• will test WLL's first lower Three Forks at Hidden Bench in May, 2012
  • EURs: 350,000 to 600,000
  • average cost of wells: $7 million
  • very upbeat on Pronghorn; preliminary results suggest similar to Sanish
WLL continues to lead all Bakken operators in cumulative production
  • 6-month production is 4,000 bbls BOE higher than 2nd-ranked operater
  • 6-month production is 27,000 bbls BOE better than average of the next 25 operators
Takeaway capacity for the Bakken area: > 1 million bbls by end of 2012; will expand by 412,000 bopd for 2012

Finance notes
  • some of the best cash margins "in the business": $49
  • for 2012, 45% hedged; $67 floors and $109 ceilings
  • 20% of well head natural gas in excess of $5.40/Mcf
  • Joint Venture? that was the original plan, but results are so good, WLL may not want a partner
  • cost of a completed Niobrara well? drilling, $2 million; completion, $2 million; total: about $4.3 million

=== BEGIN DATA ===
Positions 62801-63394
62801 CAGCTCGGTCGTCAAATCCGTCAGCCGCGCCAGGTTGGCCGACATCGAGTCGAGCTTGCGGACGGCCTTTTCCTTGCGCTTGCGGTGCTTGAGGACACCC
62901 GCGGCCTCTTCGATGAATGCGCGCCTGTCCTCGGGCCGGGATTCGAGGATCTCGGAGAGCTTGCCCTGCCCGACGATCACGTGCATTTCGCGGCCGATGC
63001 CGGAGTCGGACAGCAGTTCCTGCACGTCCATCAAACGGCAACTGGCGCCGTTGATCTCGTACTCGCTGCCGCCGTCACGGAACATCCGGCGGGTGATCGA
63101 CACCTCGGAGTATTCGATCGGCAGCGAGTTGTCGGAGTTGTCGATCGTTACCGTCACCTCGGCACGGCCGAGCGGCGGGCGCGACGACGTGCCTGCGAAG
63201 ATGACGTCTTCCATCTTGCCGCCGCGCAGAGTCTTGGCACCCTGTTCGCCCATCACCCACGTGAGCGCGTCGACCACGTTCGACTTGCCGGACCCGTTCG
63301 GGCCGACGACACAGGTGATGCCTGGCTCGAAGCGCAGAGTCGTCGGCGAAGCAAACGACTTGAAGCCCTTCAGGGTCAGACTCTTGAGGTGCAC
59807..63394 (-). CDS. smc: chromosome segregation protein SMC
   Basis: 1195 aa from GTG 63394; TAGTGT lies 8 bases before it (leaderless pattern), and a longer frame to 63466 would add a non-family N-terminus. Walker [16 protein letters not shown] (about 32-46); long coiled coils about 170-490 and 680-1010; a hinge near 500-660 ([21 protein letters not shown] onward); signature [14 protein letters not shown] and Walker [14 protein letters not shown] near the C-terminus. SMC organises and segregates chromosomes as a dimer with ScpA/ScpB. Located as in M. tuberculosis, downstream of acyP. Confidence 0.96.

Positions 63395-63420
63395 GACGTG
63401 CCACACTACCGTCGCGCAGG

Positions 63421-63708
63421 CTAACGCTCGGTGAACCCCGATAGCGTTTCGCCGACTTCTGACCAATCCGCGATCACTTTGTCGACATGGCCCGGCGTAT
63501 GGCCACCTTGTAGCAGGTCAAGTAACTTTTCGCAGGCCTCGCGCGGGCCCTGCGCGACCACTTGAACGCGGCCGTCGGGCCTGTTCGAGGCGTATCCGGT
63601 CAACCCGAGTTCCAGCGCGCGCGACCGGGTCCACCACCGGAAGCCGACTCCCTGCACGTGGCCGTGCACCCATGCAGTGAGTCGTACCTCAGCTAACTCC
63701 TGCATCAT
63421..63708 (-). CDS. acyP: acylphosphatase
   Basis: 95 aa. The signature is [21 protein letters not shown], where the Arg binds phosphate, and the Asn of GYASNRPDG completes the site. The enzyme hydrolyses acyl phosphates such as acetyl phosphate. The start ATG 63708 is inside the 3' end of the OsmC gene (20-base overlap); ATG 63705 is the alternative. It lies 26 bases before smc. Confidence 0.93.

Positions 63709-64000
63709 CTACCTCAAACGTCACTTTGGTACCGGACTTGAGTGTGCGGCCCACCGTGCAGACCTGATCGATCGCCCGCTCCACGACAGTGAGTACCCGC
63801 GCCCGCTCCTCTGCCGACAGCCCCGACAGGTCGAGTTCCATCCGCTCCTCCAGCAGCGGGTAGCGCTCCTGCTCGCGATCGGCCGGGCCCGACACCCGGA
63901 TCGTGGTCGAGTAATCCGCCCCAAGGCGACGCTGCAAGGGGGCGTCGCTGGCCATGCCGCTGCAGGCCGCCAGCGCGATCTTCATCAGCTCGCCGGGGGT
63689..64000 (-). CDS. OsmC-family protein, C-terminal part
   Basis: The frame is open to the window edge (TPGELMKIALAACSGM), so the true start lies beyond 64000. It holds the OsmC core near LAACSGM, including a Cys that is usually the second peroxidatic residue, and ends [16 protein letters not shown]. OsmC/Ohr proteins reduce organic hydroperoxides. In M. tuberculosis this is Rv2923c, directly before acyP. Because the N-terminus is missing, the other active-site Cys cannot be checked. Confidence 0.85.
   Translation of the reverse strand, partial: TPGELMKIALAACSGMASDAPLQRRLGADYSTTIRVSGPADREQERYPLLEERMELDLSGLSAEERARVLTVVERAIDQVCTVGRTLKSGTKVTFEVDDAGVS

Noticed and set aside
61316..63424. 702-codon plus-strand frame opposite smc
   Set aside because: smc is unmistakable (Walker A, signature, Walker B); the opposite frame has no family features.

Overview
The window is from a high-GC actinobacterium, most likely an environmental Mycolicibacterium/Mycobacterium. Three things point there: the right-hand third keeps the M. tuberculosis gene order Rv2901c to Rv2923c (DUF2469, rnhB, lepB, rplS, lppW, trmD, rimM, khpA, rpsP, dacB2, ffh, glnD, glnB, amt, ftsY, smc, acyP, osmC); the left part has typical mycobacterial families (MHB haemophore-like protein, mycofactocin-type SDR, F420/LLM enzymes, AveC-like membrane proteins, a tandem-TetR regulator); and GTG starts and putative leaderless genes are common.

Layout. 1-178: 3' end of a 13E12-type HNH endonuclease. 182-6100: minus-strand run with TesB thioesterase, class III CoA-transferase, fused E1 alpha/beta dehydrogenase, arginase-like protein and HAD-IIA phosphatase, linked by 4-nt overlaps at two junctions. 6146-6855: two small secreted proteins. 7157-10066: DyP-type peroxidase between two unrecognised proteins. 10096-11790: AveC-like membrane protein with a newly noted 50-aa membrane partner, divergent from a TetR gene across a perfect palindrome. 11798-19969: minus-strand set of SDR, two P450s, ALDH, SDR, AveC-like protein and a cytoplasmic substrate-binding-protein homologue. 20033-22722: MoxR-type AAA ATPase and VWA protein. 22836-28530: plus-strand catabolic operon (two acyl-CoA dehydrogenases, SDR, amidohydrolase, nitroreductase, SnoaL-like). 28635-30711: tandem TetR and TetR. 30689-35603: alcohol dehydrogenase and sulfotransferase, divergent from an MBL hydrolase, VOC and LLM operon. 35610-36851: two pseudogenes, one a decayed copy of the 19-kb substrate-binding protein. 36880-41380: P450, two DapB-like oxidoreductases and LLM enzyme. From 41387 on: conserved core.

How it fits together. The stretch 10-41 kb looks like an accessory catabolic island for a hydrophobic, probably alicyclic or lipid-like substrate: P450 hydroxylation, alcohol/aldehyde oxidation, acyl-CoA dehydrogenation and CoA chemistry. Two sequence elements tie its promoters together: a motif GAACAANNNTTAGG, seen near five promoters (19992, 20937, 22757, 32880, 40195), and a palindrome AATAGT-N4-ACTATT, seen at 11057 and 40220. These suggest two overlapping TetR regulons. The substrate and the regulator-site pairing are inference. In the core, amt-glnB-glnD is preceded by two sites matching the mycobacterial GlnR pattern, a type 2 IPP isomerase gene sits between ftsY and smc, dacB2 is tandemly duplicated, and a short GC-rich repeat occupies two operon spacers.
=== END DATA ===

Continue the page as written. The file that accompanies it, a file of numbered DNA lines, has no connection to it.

• drilling inventory? in the Sanish, WLL has completed almost all of their middle Bakken wells; maybe 14 more middle Bakken wells in the Sanish to drill; the remainder will be TF wells
  • cost of a WLL well? $6 million Sanish; $7 million elsewhere
  • in the Pronghorn: fewer rigs will be needed, because all wells off of the pad; 2 or 3 wells/pad; save time on moving rigs
  • Pronghorn: could be 100,000 acres de-risked before it's all over
  • Missouri Breaks, the wells don't look so good? correct -- lower IPs, but smaller decline; EURs should be 300,000 to 340,000 boe range; well cost in Missouri Breaks? $7 million; hope to bring it down over time
  • rigs? 19 in Williston Basin